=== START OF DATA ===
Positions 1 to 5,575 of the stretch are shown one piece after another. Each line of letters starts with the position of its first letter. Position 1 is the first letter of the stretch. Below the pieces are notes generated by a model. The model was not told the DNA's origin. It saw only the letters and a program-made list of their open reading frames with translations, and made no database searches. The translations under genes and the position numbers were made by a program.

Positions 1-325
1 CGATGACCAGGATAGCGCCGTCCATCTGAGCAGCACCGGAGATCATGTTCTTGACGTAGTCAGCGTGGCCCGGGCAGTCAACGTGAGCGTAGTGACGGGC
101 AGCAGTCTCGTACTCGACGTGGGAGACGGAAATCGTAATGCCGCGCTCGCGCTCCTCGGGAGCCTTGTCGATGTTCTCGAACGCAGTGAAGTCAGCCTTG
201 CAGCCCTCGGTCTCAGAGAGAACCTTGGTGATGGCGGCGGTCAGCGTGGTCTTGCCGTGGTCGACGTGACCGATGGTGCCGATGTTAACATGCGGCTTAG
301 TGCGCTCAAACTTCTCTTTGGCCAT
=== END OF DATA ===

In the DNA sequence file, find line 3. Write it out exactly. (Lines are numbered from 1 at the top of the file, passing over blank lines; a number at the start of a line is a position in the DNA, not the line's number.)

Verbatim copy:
1 CGATGACCAGGATAGCGCCGTCCATCTGAGCAGCACCGGAGATCATGTTCTTGACGTAGTCAGCGTGGCCCGGGCAGTCAACGTGAGCGTAGTGACGGGC